The old garden lit by the low sun and the view across the field of barley. It is a simple scene done simply, perhaps something I dont do these days. We were discussing it the other day, as we packed up one of our exhibitions. We didnt sell much, but some of the few that sold were simple landscapes – many of them anonymous. Certainly food for thought in the coming months, when hopefully I will be out on my bike painting our local countryside.

Other landscapes and floral paintings are available for sale on my website:


Walking through a clearing in my local woods last August I spotted the downy seed heads of the rosebay willowherb about to shed their harvest into the wind. It seemed a good subject with the remaining magenta flowers and reddish stalks set against the blue greens of the pinewoods and the yellower greens of the open scrubland. Here is the result.

You know, when midway through a painting, progress starts to slow and the enthusiasm edges towards the door, that perhaps it wasnt such a good idea, or a different approach might be advised. Actually, the reduced resolution of this photo has softened its pedantic plod and made it a bit less jarring to my eyes.

But then, I know the truth – it’s in front of me. We move on…

Other floral painting is available for sale on my website:


For my final offering of 2021, here is a portrait of one of my yellow roses which grows close to where we sit on our garden deck. It flowers in profusion in June. Perhaps a little dark in the petal folds and that bud could just extend a little further upwards.

I painted it to complete a small set of flower studies in acrylic. I have stopped painting watercolour flowers as they seem less popular – certainly mine do – and I thought some big, bold flowers in acrylic might prove more popular.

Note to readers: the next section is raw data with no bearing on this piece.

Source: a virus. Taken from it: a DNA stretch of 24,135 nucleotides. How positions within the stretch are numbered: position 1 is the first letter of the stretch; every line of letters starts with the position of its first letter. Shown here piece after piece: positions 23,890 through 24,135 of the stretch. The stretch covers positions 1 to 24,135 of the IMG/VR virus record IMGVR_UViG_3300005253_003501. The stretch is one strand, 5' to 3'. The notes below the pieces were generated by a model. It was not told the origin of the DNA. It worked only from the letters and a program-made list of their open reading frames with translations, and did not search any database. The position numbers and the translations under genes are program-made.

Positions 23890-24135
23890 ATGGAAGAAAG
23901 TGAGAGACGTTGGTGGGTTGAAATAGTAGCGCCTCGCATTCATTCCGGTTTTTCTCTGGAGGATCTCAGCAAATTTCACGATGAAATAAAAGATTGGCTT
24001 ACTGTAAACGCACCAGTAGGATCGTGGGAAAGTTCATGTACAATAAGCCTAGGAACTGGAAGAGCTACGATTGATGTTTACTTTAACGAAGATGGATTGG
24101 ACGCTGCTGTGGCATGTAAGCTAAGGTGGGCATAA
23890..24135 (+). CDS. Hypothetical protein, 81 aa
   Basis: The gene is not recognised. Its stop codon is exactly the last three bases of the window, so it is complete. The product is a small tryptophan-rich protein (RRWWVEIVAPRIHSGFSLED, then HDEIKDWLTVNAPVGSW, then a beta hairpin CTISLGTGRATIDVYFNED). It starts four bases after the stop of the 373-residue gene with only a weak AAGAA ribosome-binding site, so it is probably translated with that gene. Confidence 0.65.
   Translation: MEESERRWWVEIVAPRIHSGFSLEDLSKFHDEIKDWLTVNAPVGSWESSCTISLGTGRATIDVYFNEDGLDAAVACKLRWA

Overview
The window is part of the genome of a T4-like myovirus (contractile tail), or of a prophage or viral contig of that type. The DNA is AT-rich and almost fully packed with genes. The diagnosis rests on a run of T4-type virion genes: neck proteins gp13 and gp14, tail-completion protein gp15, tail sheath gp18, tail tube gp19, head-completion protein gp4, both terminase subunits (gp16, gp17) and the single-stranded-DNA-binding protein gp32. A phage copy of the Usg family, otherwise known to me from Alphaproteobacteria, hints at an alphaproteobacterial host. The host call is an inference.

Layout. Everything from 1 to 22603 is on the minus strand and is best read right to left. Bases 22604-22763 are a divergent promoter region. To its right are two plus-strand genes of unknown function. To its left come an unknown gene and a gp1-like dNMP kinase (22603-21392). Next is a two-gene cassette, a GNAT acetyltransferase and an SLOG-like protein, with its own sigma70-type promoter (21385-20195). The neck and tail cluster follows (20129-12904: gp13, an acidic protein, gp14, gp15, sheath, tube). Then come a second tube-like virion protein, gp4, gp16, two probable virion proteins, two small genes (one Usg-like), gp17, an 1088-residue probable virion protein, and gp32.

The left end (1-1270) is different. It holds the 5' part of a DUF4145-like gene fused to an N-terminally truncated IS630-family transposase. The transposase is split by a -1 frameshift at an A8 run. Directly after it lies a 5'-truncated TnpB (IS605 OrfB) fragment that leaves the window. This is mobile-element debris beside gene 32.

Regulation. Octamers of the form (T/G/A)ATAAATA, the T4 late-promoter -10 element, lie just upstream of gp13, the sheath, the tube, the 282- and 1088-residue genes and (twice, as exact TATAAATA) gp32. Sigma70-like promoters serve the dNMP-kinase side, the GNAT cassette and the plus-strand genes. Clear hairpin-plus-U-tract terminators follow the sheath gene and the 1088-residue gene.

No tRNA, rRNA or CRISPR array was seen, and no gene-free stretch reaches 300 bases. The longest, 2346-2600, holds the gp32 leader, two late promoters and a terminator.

Here are the other two, which if you are a regular reader, you will probably recognise.

So, all that’s left to do is wish to you all a happy New Year.

Original floral paintings are available for sale on my website:


A merry Christmas to all.

I was in the pop up gallery yesterday, manning our final day. It was a bit busier than my previous stints, but I managed to paint this between selling and wrapping up paintings.

When we got an unexpected extra month for our exhibition in the shop, I was very enthusiastic, but my sales seem to have dropped off a cliff edge in the run up to Christmas. Up until November they had been trickling out quite well and I thought the final month, with three exhibitions, might even yield an increase in sales; how wrong I was.

So the year ends on a low. Still, I love the act of painting and without having the above painting to occupy my time yesterday, standing alone in the gallery would have been a real chore. Even though I didnt sell any of my paintings, I did sell some paintings of others and the fact that I came home with this, made the day worthwhile.

So if you fancy a painting, try my website. There are plenty still available:


In the past I have sold many floral paintings in watercolour, but of late they haven’t been as popular. Despite being pleased with the ones I recently exhibited, they followed me home. So when I saw some floral paintings in acrylic, presented as single flowers I wondered whether I should follow this approach.

Here’s the first one – a single flowerhead, without my usual adornment of foliage. I have painted flowers in acrylic before, but more in the style of my watercolours and wasn’t taken with the result, despite the fact that acrylics can give much more saturated colour, in keeping with the flowers themselves.

In this painting the flower is big and brassy and demands attention without distraction. I mixed a greeny/black background to work against the pinks and reds of the flower and push the luminosity further.

We’ll see how it goes, you can but try.

Other floral paintings are available on my website:


As a corollary to the previous post on autumn, here’s one of spring with its clamouring surge. It started in some watercolour doodlings I posted a week ago and I liked the pose of the lower daffodil so thought I would do a quarter imperial painting and see how it came out – though I prefer my first version of the bottom daffodil – always a peril when repainting a subject. I have tackled this approach a long time ago, though it didn’t turn out as punchy as this one.

Looking at it as I write, the mass of blooms at the top remind me of a flock of hungry seagulls scrapping over scattered bread. OK, in my world seagulls can come in yellow.

Other floral paintings are available for sale ready for Christmas on my website: